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The Energy Information Administration sees Brent crude oil prices averaging $107 per barrel in the second quarter this year, according to the latest Short Term Energy Outlook published on Tuesday.
Brent crude prices averaged $105 per barrel in April.
The EIA sees prices dipping in the second half of the year to $103 per barrel, according to the STEO, before falling to an average of $97 per barrel next year—more than double the average price for 2020.
However, the EIA cautioned that it made these projections on May 5, prior to any EU ban on Russian oil imports, which, the EIA says, would raise prices further.
For WTI crude, the EIA estimates that the full-year 2022 price will average $98.20, slipping to $93.24 next year.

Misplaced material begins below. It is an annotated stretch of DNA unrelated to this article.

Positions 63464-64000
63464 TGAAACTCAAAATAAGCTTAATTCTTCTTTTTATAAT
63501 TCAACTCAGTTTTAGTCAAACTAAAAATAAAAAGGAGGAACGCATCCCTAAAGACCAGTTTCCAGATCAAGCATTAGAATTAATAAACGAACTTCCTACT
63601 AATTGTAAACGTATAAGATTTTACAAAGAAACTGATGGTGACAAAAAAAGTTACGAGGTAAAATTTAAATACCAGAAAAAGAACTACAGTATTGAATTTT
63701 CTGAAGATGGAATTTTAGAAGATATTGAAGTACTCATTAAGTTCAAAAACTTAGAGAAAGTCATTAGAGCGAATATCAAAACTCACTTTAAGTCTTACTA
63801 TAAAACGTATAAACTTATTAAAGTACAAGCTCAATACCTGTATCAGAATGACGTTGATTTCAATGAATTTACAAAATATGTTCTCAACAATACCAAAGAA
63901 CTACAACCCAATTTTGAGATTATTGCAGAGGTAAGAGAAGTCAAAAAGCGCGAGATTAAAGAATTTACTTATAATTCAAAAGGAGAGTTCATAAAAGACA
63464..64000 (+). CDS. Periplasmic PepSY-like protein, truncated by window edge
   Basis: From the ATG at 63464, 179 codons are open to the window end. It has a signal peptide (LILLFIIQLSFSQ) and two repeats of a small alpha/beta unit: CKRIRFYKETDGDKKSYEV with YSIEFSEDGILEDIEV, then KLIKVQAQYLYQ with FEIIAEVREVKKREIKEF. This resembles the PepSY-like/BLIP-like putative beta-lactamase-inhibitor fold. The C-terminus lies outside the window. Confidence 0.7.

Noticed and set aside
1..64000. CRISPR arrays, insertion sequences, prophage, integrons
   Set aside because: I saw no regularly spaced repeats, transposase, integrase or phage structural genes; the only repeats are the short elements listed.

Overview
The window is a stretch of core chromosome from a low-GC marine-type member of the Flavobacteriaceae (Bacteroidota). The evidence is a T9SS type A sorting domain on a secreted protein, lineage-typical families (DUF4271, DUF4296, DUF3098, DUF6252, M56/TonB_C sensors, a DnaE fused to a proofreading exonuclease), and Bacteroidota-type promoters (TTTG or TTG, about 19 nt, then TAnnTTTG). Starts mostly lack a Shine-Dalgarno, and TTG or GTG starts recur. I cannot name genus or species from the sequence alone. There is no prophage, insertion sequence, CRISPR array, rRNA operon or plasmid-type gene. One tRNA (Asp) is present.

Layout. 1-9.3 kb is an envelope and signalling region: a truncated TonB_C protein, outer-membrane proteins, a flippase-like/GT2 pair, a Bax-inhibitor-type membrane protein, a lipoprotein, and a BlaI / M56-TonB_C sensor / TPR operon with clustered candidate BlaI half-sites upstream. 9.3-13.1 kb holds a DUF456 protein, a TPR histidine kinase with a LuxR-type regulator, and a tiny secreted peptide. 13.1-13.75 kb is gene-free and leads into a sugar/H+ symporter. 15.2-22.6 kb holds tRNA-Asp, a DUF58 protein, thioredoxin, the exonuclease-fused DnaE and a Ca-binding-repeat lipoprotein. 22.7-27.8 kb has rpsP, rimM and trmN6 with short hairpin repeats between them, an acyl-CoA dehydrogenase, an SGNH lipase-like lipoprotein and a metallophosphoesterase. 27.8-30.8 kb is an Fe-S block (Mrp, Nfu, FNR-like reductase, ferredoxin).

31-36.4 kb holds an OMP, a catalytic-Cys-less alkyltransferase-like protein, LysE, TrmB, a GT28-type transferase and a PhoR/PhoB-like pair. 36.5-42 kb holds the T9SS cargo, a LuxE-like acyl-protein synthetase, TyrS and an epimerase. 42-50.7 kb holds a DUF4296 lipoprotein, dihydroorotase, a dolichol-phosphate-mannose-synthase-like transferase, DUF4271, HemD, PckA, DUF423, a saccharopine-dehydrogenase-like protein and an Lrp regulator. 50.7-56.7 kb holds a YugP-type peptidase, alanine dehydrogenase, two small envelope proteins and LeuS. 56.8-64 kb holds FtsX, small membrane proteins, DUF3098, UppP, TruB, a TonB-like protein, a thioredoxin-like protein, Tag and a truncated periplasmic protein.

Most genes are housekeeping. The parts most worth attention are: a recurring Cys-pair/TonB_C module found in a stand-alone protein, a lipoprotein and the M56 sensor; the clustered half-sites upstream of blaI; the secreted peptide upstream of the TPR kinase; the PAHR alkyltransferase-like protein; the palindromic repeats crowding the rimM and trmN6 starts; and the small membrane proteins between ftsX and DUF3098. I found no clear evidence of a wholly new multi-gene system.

U.S. crude oil production will average 11.9 million bpd in 2022, up just 700,000 from the average last year. Next year, however, the EIA sees the increase as much more substantial, averaging 12.8 million bpd in 2023—achieving a new record.
The EIA prefaced its projections by saying, “The May Short-Term Energy Outlook (STEO) is subject to heightened levels of uncertainty resulting from a variety of factors, including Russia’s full-scale invasion of Ukraine.”
The EIA pegged April 2022 global consumption of petroleum and liquid fuels at 97.4 million barrels per day—an increase of 2.1 million bpd from last April. Full-year 202 consumption is expected to average 99.6 million bpd—a 200,000 bpd decrease from its April STEO.
The EIA estimates that gasoline prices, which have recently hit new highs in the United States, will average $3.82 this year and $3.51 per gallon next year—up from $3.02 per gallon in 2021 and $2.18 per gallon in 2020.
By Julianne Geiger for Oilprice.com
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Julianne Geiger is a veteran editor, writer and researcher for Oilprice.com, and a member of the Creative Professionals Networking Group.